Sercan Çınar and Francisca de Haan
Şirin Tekeli made a decisive contribution to the scholarly literature on women’s history in Turkey. She did so as a prominent feminist scholar in the fields of political science and history and as a leading activist of the “second-wave” feminist movement in the 1980s, a historical epoch in terms of the revival of feminism in Turkey. Tekeli’s contributions can be classifi ed under two main themes: her earlier works on women’s political participation in Turkey were the first that incorporated a gender perspective in the scholarship; second, for the Kemalist modernization project and reforms of the early republican period, she proposed to use the term “state feminism.”
Mobility is often mentioned in African history, but rarely is it examined to its full analytical potential. This is unfortunate, in part because in the 1960s the first generation of African historians considered cultures of mobility a means of challenging stereotypes of African backwardness and simplicity. Jan Vansina, for example, used mobility to uncover “complexity” and “efficiency” in African political history—a stated goal of early Africanist historians working to debunk colonial stereotypes—and to challenge the structural-functionalist lens through which colonials and outsiders had understood African identities and social systems. In the following decades, mobility was critical to several aspects of African history—including slavery, women’s history, labor migration, and urbanization. Yet the makings of a recognizable field of African mobility have not emerged until recently.
Rochelle Goldberg Ruthchild
It is with great pleasure that Aspasia offers its congratulations to Dr. Rochelle Goldberg Ruthchild, the 2018 recipient of the Association for Women in Slavic Studies’ Outstanding Achievement Award. A historian of the Russian woman suffrage movement, Dr. Ruthchild played a foundational role in the development of women’s history within Russian and Eastern European studies. She helped to establish the Association of Women in Slavic Studies (AWSS) in 1988, serving as its first president. She also contributed to the inaugural volume of Aspasia in 2007,1 and has served as an editor of this journal for over a decade. She is an exemplary scholar, a champion of women’s studies and women’s achievements, as well as a mentor to colleagues and students in the United States and abroad.`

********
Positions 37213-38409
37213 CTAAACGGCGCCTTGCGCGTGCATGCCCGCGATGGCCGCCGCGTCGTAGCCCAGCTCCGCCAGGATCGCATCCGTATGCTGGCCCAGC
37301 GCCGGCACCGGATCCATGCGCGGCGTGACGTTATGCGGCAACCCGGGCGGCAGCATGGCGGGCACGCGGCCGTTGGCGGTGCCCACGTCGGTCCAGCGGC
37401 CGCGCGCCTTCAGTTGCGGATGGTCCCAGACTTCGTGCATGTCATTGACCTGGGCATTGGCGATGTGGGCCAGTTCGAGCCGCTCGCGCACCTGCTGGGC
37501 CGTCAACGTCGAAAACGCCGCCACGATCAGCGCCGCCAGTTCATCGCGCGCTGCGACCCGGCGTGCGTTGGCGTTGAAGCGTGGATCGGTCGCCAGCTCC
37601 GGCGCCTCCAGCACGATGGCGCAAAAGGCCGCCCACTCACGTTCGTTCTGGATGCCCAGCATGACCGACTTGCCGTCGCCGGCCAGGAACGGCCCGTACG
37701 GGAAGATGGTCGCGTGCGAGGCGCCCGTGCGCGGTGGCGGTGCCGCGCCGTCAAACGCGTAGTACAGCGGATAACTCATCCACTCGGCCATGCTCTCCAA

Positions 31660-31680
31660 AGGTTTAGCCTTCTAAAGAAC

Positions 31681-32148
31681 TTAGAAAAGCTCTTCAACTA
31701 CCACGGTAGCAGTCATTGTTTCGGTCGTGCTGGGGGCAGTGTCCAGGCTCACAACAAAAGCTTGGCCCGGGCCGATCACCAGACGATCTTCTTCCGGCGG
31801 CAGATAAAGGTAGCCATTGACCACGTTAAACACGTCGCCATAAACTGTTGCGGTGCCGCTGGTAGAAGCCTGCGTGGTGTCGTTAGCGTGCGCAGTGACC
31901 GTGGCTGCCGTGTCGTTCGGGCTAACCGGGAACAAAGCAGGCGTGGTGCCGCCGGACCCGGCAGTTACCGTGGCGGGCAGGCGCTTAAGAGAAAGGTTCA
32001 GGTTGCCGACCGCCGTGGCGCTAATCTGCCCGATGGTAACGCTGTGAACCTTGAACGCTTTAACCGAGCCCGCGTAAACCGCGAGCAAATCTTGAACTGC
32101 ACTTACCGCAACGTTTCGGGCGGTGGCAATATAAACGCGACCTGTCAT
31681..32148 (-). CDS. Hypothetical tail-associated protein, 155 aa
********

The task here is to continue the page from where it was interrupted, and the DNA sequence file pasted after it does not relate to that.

Francisca de Haan, Maria Bucur and Krassimira Daskalova
This is the fourth volume of Aspasia, an international peer-reviewed yearbook, the aim of which is to provide a forum for the best scholarship in the field of interdisciplinary women’s and gender history of Central, Eastern, and Southeastern Europe. The articles published in Aspasia contribute to the expansion and enrichment of the field of women’s and gender history by making it more inclusive and by constructing bridges between the scholarship produced in and beyond the region. In addition they make it possible to challenge and deconstruct widespread notions about the ‘otherness’ and/ or ‘backwardness’ of the region by allowing us to expand our knowledge of a part of Europe that has a complex, though little known, gender and women’s history, and to situate these histories within broader contexts. A number of items included in this volume, not only articles but also book reviews and contributions to the Forum and News and Miscellanea, take up the challenges of deconstructing superficial notions about the region and of offering comparative perspectives.